CMPSC 311, Introduction to Systems Programming

Process Address Space


The address space of a process consists of the memory locations that can be referenced by the process or its threads.
The addresses you see in any program will fall into four general ranges of addresses, known as segments, There are other segments that you will learn about later.  

The text segment
The data segment
Shared libraries
The stack segment
The heap segment
Memory-mapped segments
The kernel area

A map of the process address space should show at least
There are two ways to gather information for this map - look at the output of programs like elfdump, which read an executable file, or query the program as it is running.  You can also get this information from an interactive debugger, but that's for later.  Comparing 32-bit and 64-bit address spaces is also a good idea (this is relatively easy on Solaris), and comparing different operating systems would also help.

The map of the stack should include main()'s function arguments and local variables, but since these locations are subject to change we shouldn't try to be too specific.  Obviously, once the program is compiled and loaded, its location would not change, but we'll see later that more parts can be added to the program as it runs.

So far, this is a logical or notional picture of how a program looks.  The goal here is really to see how the particular implementation of Solaris actually arranges memory, and whether the 32-bit and 64-bit versions differ in any organizational way.  Linux arranges memory in the same general way, but the addresses are different.

Here is some of what we need to test, to see if the "facts on the ground" agree with our hypotheses and the textbook examples.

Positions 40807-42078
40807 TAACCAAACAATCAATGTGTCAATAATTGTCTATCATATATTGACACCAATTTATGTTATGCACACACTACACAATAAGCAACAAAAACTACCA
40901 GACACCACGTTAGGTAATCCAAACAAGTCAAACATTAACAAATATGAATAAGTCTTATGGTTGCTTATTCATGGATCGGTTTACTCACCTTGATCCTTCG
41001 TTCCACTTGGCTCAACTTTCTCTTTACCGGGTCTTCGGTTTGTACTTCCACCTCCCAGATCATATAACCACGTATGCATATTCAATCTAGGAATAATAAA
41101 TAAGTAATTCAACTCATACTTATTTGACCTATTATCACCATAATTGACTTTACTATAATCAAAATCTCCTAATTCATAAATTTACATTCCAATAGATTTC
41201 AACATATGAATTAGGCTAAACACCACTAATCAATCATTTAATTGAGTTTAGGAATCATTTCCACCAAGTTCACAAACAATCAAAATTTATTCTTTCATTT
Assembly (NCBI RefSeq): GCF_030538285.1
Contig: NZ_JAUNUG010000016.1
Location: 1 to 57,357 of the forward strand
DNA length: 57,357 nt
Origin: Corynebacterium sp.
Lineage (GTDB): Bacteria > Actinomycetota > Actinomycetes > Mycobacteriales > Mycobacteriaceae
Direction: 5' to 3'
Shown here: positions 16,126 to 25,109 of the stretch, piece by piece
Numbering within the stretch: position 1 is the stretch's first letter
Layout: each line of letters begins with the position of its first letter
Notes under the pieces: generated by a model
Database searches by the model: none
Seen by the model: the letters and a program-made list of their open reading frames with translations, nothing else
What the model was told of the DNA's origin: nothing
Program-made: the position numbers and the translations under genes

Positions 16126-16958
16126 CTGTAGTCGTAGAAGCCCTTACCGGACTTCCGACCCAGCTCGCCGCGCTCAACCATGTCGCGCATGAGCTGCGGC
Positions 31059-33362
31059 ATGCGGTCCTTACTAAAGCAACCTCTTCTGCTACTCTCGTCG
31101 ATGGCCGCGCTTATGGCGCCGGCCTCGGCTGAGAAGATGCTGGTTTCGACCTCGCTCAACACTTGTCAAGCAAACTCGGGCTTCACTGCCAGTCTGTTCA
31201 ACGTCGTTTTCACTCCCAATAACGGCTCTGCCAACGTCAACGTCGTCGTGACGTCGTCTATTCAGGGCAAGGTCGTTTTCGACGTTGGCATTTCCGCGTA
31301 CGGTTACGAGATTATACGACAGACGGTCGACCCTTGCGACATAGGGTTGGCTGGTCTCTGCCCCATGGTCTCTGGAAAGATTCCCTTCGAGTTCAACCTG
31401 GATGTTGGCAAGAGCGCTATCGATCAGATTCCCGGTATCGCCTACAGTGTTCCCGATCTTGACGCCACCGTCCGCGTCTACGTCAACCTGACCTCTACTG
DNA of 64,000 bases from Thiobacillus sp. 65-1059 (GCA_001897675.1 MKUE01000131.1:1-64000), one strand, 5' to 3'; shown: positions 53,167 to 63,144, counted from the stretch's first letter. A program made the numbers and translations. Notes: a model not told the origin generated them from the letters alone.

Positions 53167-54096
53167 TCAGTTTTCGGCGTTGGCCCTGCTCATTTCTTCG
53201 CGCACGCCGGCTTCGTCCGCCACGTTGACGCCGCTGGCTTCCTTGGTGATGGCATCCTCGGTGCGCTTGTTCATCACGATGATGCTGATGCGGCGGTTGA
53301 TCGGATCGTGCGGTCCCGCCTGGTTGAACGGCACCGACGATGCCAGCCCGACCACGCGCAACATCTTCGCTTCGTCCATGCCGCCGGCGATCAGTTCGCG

The first round of tests uses Solaris on a Sparc processor in 32-bit mode.

Here is an example of elfdump's output, from a simple program.  The program itself produces no output.

Look for mention of the program's variables in the elfdump output using the grep command, and sort the results by address:

% grep var demo.0.elfdump | grep 0x | sort -k 2r
      [20]  0x00020e48 0x00000004  OBJT GLOB  D    0 .bss           global_var_2
      [63]  0x00020e48 0x00000004  OBJT GLOB  D    0 .bss           global_var_2
      [15]  0x00020e44 0x00000004  OBJT GLOB  D    0 .bss           global_var_0
      [58]  0x00020e44 0x00000004  OBJT GLOB  D    0 .bss           global_var_0
      [18]  0x00020e38 0x00000004  OBJT GLOB  D    0 .data          global_var_1
      [61]  0x00020e38 0x00000004  OBJT GLOB  D    0 .data          global_var_1
      [22]  0x00010cc0 0x00000004  OBJT GLOB  D    0 .rodata        global_var_3
      [65]  0x00010cc0 0x00000004  OBJT GLOB  D    0 .rodata        global_var_3

The second grep is used to filter out some symbol table information that has no address information.
Note that the local variables declared in main() do not appear in the elfdump output.

Now we will use some macros to help print addresses of variables at runtime.
We used the utility env with addresses.[34].c to control the environment strings in a new process, otherwise there is too much output.

The programs can be compiled (on Solaris) using 32-bit addresses or 64-bit addresses, in C89 or C99, and with Sun's compiler or the GNU compiler.  The compiler commands would be like

        cc  -m32 -o prog_c89_32 -v prog.c
        c99 -m32 -o prog_c99_32 -v prog.c
        cc  -m64 -o prog_c89_64 -v prog.c
        c99 -m64 -o prog_c99_64 -v prog.c

        gcc          -m32 -o prog_c89_32 -Wall -Wextra prog.c
        gcc -std=c99 -m32 -o prog_c99_32 -Wall -Wextra prog.c
        gcc          -m64 -o prog_c89_64 -Wall -Wextra prog.c
        gcc -std=c99 -m64 -o prog_c99_64 -Wall -Wextra prog.c

On Linux and Mac OS X, use the GCC compiler that is normally installed.

Here are the previous examples, but now with 64-bit addresses.

Last revised, 4 Feb. 2013